When searching for something, it’s natural to want to move around and look in many places, but when searching for wild animals, it’s often more effective to find a good spot, then wait — or at least move slowly. Movement and sounds quickly alert and scare away many creatures; however, if you just sit still, you might be surprised at what you’ll see. I was once resting while taking a hike, sitting in the snow eating a granola bar, when a squirrel came up and sat about a foot away on a log. It perched there, chewing the seeds out of a pinecone, unaware of my presence. You can imagine how startled the animal was when I eventually had to move.
Try a tripod.
I don’t use a tripod — yet. I just don’t want to lug it around. Most of my wildlife photography is done during hikes. But I have heard from more experienced photographers that using a tripod can really help with clarity of images, especially if you have a tendency to shake. Tripods are also helpful for holding up and aiming large cameras and lenses, which are quite heavy.
Join someone who is more experienced.
When I first started getting into wildlife photography, I was lucky enough to meet a local wildlife photographer, Sharon, who invited me to go on a number of outings with her, including a quest to find a snowy owl at a local business park and a trip to see pin-tailed ducks gathered in a thawed section of a nearby river. She taught me many things about where to find local wildlife year round. She also taught me a thing or two about my camera settings.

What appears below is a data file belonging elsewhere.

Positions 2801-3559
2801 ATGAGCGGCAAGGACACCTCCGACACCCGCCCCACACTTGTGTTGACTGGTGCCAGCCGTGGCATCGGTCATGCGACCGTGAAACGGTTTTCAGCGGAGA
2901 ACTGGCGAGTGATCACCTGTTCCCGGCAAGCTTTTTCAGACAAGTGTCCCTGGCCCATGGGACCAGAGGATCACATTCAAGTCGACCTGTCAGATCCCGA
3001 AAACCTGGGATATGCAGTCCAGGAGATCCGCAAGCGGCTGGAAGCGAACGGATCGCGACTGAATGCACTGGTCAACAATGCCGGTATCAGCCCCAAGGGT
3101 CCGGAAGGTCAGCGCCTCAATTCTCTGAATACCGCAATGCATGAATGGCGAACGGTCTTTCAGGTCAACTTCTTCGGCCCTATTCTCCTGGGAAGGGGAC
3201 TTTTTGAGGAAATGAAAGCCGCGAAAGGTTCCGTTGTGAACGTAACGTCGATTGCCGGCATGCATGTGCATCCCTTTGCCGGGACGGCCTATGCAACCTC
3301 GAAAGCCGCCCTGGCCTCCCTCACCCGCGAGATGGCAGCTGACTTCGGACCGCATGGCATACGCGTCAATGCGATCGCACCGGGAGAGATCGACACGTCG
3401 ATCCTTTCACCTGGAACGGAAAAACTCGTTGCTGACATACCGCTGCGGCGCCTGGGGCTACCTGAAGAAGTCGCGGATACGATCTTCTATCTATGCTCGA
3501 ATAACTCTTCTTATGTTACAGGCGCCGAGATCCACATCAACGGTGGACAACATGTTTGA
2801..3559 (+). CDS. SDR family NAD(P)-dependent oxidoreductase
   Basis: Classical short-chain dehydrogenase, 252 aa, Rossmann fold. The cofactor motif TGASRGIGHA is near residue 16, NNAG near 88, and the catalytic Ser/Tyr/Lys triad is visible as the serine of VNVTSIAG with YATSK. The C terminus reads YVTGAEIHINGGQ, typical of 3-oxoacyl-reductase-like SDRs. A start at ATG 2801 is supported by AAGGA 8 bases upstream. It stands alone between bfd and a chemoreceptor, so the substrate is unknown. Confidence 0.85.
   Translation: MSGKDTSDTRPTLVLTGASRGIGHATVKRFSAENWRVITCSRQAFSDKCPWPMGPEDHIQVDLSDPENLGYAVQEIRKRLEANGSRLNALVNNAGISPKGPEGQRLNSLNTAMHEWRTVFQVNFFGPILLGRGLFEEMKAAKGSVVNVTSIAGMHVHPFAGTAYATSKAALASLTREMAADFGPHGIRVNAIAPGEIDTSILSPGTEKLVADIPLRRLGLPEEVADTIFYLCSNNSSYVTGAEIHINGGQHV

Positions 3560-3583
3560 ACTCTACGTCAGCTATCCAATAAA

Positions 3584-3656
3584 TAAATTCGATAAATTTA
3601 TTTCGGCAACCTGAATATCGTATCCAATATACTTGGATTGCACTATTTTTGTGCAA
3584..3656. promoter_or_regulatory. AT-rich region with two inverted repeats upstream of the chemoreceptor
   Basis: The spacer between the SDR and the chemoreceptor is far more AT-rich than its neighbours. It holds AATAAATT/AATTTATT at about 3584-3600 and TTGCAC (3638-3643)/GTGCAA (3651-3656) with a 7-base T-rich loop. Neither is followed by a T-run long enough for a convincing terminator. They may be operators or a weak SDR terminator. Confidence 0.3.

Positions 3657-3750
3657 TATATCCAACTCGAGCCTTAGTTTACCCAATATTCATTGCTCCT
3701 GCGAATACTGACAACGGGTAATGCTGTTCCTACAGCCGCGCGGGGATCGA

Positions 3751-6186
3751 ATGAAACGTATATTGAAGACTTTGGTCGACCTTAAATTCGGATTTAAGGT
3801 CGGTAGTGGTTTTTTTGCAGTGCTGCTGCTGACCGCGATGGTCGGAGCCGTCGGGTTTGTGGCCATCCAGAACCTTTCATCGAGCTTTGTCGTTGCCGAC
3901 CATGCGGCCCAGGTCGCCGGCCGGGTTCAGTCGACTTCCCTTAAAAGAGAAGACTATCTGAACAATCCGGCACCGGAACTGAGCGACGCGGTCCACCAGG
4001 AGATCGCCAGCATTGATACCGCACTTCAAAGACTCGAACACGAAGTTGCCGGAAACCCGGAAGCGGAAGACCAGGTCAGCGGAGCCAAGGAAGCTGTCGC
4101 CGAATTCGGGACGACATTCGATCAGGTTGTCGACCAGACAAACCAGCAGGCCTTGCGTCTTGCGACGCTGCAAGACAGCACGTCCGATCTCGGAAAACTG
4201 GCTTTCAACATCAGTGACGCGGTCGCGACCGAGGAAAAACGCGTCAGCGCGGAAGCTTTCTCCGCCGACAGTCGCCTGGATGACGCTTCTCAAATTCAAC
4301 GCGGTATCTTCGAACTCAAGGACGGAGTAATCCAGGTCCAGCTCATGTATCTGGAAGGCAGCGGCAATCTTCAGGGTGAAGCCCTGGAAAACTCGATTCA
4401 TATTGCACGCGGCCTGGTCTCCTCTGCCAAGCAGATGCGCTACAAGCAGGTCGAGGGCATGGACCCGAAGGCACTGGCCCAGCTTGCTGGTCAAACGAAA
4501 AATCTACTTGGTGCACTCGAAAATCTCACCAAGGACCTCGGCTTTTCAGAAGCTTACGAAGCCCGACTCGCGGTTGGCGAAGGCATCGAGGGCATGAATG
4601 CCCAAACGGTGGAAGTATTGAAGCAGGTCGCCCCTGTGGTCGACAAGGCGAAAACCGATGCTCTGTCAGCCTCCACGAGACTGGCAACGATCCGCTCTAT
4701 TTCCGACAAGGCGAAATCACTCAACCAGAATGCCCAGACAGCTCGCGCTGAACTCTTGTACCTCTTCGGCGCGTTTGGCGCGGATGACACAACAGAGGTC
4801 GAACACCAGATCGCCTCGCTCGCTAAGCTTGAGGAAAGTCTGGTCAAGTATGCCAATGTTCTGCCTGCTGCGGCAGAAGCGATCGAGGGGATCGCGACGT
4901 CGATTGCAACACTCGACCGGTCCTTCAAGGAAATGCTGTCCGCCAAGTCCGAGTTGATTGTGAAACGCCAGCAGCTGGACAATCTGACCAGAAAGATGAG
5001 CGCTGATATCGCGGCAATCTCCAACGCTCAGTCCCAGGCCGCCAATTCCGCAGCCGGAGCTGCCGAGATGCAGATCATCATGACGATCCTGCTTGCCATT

To find other wildlife photographers, both professional and amateur, I suggest joining online communities, such as the Facebook group MAINE Birds. There are also local outing groups that you can join on websites like meetup.com.
A wide variety of creatures are attracted to water, whether it’s rivers, ponds, lakes, marshes, estuaries or the ocean. Therefore, visiting those places will likely increase your chances of seeing animals. That’s one reason I love canoeing. It’s usually a great opportunity to see wildlife. For example, when I canoe on a lake near my home, I often see bald eagles, loons, red-belted kingfishers, a variety of ducks and herons. In the winter, when animals are a bit more difficult to find, I often drive to the coast to find seabirds floating offshore. Even small ponds and boggy areas will attract a variety of birds and other animals, such as muskrats, beavers and turtles.
Leave your dog at home.